Learning to Swim, discusses his book, his journey as a writer, and self-publishing on Kindle.
DAVID WISEHART: What can you tell us about Learning to Swim?
TREVOR HAMBRIC: Learning to Swim is the story of a single mother who, through the course of a decade of summer vacations in New Hampshire’s Lakes Region, learns that life has far more to offer than she’d ever imagined.
Shaped by tragedy in her youth, Hannah Sullivan lives a timid, closed life. And without realizing it, she has taught her daughter to do the same. But Aidan Heron, a man who has experienced his own tragedy and responded very differently, will show them both a new way.
DAVID WISEHART: How do you develop and differentiate your characters?
TREVOR HAMBRIC: I can’t remember where I first came across the notion, but I was immediately struck by the idea that everyone walking the earth is the star of his or her own story.
While I have a sense of where the plot of my stories will wind up, I try to be careful not to make the characters simply slaves to that goal. I try to think, How would this person, with these goals and ambitions in life, and with these strengths and weaknesses, respond to what’s just happened?
It may well take the story where I hadn’t planned to go, but many times that turns out better than I had intended, anyway.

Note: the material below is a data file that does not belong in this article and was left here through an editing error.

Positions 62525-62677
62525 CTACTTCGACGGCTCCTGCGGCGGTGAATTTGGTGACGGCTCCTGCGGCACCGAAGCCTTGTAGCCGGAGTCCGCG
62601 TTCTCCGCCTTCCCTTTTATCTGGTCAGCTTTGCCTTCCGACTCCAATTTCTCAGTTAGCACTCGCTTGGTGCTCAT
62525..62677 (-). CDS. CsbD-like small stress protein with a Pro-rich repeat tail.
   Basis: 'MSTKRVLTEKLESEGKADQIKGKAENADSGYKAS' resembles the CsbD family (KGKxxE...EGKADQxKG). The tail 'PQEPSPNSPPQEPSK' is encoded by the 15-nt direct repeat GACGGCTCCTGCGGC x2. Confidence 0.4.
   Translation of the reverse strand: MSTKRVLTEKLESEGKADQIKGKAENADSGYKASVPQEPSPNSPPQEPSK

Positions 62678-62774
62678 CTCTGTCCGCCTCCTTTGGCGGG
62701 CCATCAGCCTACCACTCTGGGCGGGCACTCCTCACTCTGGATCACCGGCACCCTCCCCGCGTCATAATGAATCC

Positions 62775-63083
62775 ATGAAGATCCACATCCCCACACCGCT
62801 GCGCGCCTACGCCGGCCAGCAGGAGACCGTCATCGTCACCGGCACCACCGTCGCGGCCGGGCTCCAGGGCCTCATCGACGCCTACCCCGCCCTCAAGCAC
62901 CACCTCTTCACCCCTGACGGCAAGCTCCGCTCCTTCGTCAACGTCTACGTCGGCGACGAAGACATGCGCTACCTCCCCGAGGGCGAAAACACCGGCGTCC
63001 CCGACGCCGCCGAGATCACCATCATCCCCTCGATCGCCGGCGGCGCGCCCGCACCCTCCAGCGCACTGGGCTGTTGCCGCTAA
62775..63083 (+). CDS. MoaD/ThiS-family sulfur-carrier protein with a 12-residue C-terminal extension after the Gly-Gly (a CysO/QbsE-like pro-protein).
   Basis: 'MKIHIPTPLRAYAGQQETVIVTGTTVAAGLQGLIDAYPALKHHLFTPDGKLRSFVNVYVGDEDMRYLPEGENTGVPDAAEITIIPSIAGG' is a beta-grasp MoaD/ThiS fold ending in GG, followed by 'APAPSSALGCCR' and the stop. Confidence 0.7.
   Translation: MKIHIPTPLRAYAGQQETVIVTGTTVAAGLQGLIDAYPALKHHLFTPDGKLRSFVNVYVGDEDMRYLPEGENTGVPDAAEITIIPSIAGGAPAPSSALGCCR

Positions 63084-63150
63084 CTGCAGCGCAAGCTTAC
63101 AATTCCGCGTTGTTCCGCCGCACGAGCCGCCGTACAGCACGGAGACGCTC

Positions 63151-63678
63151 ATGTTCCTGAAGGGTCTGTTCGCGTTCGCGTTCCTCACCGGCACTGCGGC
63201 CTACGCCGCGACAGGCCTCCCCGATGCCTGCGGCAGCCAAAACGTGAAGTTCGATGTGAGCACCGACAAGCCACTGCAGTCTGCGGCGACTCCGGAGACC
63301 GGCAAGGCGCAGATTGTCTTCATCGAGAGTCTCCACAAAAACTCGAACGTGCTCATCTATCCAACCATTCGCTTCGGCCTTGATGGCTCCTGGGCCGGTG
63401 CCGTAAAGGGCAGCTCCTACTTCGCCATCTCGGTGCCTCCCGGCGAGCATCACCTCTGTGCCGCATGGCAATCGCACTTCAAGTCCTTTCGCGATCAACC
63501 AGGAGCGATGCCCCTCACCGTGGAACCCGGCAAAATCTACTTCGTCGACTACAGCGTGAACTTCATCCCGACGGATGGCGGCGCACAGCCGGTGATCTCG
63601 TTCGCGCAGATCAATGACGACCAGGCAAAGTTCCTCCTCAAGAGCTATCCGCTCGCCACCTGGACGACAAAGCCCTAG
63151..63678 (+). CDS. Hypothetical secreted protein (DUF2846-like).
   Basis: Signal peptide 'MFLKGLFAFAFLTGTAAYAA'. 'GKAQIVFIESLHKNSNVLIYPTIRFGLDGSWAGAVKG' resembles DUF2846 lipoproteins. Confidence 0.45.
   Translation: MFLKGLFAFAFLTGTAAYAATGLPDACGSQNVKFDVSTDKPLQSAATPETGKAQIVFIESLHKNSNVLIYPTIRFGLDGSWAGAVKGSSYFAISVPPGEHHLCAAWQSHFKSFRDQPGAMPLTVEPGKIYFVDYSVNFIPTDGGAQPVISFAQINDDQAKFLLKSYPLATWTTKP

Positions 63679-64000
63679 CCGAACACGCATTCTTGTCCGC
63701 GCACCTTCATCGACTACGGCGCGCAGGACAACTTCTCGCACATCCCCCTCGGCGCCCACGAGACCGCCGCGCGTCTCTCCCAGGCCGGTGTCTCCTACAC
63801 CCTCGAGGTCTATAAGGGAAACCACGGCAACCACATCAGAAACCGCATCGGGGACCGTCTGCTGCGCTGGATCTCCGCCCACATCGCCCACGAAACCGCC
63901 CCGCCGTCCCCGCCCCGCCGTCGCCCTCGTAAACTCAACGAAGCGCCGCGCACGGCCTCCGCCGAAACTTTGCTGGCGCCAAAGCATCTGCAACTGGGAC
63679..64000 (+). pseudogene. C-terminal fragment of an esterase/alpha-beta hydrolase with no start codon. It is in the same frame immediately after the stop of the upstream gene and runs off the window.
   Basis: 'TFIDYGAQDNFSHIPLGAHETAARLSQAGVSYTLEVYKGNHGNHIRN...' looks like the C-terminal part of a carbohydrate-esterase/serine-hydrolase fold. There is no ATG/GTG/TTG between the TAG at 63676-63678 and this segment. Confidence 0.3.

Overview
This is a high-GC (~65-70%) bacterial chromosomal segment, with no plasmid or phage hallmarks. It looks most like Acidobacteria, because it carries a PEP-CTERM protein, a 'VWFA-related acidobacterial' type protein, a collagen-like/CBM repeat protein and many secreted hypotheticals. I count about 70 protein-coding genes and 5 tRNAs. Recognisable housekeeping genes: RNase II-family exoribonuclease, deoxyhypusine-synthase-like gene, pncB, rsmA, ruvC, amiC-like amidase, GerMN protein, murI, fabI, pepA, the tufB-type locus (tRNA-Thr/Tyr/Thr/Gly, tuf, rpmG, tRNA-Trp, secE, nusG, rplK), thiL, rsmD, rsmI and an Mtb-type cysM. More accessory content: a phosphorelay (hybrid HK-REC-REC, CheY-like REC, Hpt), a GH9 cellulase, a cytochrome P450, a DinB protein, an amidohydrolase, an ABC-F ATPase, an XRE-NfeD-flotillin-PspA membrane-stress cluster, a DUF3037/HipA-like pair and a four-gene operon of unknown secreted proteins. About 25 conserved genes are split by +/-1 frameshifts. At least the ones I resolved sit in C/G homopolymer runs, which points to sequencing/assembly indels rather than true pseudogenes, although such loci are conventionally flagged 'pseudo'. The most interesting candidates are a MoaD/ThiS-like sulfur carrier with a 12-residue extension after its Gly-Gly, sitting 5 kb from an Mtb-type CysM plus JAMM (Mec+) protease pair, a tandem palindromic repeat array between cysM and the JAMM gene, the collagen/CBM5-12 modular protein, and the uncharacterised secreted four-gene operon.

DAVID WISEHART: Who do you imagine is your ideal reader?
TREVOR HAMBRIC: It’s probably obvious to anyone reading the description of the book that it’s targeted at regular readers of mainstream women’s fiction. I hope that it appeals to people who read fiction ranging from Nicholas Sparks to the more literary writing of Pat Conroy.
It would thrill me, though, to make fans of readers who don’t normally read this kind of book.
DAVID WISEHART: What was your journey as a writer?
TREVOR HAMBRIC: I went to NYU film school with the notion of making my living as a writer and director. Early on, I wrote two unpublished novels (a horror and a suspense), and I worked on such cinematic classics as Sorority Girls and the Creature From Hell (not a joke, I promise).
When I figured out that these pursuits weren’t going to support a family (or even me for that matter), I got into computing. After having proven that I could sustain a Big Boy job, I woke up with an undeniable urge to write again. Since then, I’ve worked on a couple novels that haven’t yet quite come around and had some modest success writing short stories for online contests.
Learning to Swim is the result of having decided to lean hard into my writing and do whatever it took to create a novel that made me happy.
DAVID WISEHART: What is your writing process?
TREVOR HAMBRIC: More and more, my quest is to learn to deliver stories quickly. After believing for the longest time that I had to have two hours with perfect conditions in order to write, I’ve finally taught myself to make use of stretches as short as fifteen minutes.
One process I’ve found very helpful is to record my book and listen as I drive. The recording is simple to do with software built in to the Mac, and the listening is very helpful for ferreting out repeated words and themes and uncovering thunking rhythms.
DAVID WISEHART: What authors most inspire you?